Leaving Canberra was a big change. A very big change. I was saying goodbye to what I had known for along time. I was also confident that I was saying goodbye to certain people for the last time. After all, as much as you promise yourself that you will keep in touch with people when you move, the realities are that in many if not most cases the goodbyes you make will be the final ones.
Even with this in mind, when I left Canberra, I felt nothing but a sense of relief and happiness. I didn't want to be in Canberra any more. I wanted to start exploring new places and creating new experiences. As far as I was concerned, it was time for a new chapter in my life. I reasoned in my mind that my trip to Europe and the Middle East would be a way for me to create a clean break with the past.
However, nagging at the back of my thoughts was Lawrence of Arabia.
I wanted to go across to the other side of the world to see the places that Lawrence had travelled through, to see the places that he changed and that changed him.
.... and to a large extent, I felt I did much of what I had hoped to do.
I had gone to Damascus, I had sat in Baron's Hotel in Aleppo, I walked the streets of Jerusalem, I climbed to the top of Krak de Chivaliers, I wandered through the deserts in Wadi Rum, I had sat and drank mint tea in Aqaba.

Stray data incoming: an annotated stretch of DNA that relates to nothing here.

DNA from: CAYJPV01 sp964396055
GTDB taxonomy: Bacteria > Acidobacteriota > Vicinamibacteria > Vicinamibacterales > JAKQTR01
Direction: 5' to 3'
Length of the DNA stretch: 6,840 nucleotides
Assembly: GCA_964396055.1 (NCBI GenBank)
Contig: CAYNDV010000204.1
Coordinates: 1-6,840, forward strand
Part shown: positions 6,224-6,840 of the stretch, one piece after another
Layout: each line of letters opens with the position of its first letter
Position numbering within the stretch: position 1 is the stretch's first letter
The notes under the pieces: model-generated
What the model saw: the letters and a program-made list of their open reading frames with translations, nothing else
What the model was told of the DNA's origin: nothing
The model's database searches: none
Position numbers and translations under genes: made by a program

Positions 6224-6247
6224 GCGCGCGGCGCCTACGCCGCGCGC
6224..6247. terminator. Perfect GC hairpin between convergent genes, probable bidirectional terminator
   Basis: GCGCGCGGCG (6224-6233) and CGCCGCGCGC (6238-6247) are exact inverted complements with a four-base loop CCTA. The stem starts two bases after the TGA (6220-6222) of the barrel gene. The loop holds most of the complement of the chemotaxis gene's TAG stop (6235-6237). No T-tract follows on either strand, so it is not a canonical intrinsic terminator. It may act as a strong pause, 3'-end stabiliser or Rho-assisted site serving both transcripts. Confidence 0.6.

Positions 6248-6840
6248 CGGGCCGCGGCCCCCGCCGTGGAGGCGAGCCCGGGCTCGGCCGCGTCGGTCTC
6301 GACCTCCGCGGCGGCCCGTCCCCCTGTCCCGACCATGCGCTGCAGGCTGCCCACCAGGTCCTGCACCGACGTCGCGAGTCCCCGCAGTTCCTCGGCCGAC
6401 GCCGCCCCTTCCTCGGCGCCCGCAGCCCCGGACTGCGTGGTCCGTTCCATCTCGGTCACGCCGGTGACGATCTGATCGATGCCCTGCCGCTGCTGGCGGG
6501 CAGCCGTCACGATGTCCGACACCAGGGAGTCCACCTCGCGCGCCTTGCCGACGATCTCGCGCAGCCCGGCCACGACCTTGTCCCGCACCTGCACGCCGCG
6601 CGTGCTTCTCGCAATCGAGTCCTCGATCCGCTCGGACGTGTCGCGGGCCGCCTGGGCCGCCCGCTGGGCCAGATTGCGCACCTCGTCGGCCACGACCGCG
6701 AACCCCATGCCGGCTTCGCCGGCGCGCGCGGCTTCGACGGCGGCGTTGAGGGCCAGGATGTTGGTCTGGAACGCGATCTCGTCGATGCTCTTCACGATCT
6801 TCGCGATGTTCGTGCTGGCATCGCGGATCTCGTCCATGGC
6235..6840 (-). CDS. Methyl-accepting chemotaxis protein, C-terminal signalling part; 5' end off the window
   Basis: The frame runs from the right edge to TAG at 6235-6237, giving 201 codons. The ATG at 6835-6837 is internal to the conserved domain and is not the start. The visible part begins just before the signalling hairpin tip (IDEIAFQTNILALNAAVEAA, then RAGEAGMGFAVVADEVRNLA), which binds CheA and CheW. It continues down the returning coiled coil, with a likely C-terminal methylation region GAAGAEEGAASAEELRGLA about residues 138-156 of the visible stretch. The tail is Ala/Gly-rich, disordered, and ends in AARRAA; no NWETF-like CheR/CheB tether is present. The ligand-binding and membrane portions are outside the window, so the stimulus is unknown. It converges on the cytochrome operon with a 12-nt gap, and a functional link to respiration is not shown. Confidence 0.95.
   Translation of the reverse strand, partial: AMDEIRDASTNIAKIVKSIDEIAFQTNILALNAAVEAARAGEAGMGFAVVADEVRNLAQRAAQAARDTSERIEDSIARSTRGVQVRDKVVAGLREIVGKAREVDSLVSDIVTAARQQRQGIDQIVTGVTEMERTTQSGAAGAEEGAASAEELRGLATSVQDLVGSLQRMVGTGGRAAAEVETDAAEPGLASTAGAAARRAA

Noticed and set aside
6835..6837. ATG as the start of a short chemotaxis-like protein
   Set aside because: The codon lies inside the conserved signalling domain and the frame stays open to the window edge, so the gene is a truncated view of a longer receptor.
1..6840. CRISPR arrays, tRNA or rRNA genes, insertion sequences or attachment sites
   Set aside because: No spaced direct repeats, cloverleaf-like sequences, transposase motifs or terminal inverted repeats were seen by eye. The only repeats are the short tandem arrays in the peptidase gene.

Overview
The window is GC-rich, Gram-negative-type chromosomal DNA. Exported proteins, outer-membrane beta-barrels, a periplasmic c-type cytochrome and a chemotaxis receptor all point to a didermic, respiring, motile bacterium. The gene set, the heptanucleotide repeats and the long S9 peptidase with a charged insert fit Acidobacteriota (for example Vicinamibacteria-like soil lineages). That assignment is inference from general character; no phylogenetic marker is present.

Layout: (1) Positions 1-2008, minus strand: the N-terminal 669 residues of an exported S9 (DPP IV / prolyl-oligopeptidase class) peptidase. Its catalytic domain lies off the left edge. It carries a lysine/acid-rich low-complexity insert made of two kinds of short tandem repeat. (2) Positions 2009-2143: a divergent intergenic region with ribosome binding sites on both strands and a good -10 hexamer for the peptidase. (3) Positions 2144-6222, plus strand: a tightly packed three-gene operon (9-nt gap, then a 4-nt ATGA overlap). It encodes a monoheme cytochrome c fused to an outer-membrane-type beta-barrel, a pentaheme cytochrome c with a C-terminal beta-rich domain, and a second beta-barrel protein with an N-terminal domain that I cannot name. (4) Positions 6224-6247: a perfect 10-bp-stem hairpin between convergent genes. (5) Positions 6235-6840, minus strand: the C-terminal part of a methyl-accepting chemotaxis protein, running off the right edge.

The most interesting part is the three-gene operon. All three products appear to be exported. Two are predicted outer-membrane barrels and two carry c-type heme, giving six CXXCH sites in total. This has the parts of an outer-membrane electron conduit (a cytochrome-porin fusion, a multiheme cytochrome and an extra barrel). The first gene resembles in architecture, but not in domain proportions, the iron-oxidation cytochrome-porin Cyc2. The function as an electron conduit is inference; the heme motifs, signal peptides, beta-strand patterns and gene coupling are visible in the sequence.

So with all of this in mind, I was quite shocked when my brother told me of the exhibition that had been unveiled back in Canberra not too long after I had left.
A LAWRENCE OF ARABIA EXHIBITION!
Yes, that's correct.
Back in the place that I had run away from was exactly what I had run in search of.
My brother went to the exhibition and the reports he emailed me were glowing in praise.
It was with a slightly heavy heart that I found myself on the bus from Sydney to Canberra.
I couldn't miss this. TE Lawrence had been my hero since I was a child and in this exhibition were some of the artefacts most closely associated with him.
Early on Saturday morning, Tim and I drove out to the Australian War Memorial and I began to walk through this amazing exhibition.
Tim was correct. I was not to be disappointed at all.
Lawrence's robes were on full display.
As was his GUN!!! His name was even etched into the butt of the rifle.
And then my jaw nearly fell off in awe as I found myself standing in front of his ceremonial dagger. His famous golden ceremonial dagger that was presented to him by the Bedouin sheiks.
The sound of Peter O'Toole's voice circled through my head with the screams of "NO PRISONERS!" I could almost imagine seeing the dagger being used as the Turkish column outside of Dera'a was massacred.
I walked into the exhibition with a smile on my face.
And I definitely walked out with a smile on face.
Tim and I decided to walk through some of the other parts of the War Memorial as well. Major refurbishments had been completed since I last visited.
The place looked great.
The tributes to the soldiers who had fought in the post-WWII conflicts were sharp and well done.
Tim decided he wanted to have a bit of fun in the hands on section, re-enacting some soldiers dismounting off of a helicopter used in the Vietnam War.
So.... Canberra.... I found myself in the city once more.
It was a good lesson to me that plans never seem to last very long when they are subjected to the light of reality.